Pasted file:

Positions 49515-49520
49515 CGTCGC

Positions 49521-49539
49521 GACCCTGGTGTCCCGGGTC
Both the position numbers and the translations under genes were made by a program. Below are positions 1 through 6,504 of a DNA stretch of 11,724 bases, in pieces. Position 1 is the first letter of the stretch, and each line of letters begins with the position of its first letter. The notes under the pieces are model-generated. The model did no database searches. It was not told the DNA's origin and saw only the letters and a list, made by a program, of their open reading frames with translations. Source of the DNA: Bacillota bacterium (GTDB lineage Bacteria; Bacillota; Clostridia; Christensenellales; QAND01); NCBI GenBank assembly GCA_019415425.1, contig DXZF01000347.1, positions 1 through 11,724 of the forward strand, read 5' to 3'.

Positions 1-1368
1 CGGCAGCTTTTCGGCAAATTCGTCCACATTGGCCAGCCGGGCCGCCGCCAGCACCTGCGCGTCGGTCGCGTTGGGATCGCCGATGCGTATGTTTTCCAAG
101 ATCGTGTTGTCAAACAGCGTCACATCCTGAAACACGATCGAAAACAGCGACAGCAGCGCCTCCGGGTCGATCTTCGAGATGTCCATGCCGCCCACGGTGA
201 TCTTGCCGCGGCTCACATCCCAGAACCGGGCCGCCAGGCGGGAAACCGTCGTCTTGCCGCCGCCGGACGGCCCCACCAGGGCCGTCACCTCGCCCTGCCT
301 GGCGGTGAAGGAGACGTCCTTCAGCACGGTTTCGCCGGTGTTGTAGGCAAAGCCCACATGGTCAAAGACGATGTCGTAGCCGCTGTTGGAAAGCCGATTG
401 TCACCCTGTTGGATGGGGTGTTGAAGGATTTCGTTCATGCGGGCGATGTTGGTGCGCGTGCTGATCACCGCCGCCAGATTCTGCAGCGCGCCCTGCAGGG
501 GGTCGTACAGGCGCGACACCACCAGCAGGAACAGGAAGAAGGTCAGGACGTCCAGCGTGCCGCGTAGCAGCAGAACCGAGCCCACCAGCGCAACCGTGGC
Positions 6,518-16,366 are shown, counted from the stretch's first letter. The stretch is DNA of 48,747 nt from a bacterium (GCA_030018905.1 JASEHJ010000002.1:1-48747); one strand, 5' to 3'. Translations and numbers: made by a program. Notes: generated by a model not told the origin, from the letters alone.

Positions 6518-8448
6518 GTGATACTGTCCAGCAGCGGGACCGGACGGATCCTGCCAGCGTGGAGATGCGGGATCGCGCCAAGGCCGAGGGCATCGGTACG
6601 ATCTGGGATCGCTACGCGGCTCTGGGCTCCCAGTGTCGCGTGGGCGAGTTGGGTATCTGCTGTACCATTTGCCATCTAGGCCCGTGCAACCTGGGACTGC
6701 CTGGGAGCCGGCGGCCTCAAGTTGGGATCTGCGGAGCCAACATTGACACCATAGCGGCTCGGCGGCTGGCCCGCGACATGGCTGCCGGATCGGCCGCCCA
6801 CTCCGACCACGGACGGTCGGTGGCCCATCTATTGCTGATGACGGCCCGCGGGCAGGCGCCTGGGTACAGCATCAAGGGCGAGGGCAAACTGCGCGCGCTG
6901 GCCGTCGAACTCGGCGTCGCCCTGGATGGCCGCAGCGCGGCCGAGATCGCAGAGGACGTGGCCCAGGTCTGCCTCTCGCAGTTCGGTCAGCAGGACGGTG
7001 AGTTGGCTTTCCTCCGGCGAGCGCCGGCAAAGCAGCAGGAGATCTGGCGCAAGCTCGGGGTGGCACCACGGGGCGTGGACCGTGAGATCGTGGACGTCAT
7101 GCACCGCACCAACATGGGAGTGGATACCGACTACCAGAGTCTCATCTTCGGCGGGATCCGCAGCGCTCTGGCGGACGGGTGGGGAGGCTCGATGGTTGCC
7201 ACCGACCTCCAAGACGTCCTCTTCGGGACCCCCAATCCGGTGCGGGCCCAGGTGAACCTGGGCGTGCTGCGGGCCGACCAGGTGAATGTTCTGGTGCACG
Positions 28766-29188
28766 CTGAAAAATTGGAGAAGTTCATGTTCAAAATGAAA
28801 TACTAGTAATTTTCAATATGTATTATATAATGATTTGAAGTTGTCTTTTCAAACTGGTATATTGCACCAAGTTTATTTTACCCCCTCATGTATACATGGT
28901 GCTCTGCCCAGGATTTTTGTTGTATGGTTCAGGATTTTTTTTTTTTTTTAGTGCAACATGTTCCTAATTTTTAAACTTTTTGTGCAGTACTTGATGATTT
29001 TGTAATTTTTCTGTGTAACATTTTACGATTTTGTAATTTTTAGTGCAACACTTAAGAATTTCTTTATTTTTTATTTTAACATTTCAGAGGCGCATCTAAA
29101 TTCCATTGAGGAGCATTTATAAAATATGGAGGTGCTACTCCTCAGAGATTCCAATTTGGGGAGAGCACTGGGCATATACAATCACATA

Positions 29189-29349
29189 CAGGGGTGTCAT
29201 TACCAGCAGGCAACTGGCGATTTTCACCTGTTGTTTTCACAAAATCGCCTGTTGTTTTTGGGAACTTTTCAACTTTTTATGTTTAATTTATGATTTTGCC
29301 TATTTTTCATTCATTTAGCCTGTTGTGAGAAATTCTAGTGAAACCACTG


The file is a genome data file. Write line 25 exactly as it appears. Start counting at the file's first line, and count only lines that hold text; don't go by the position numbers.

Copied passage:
28801 TACTAGTAATTTTCAATATGTATTATATAATGATTTGAAGTTGTCTTTTCAAACTGGTATATTGCACCAAGTTTATTTTACCCCCTCATGTATACATGGT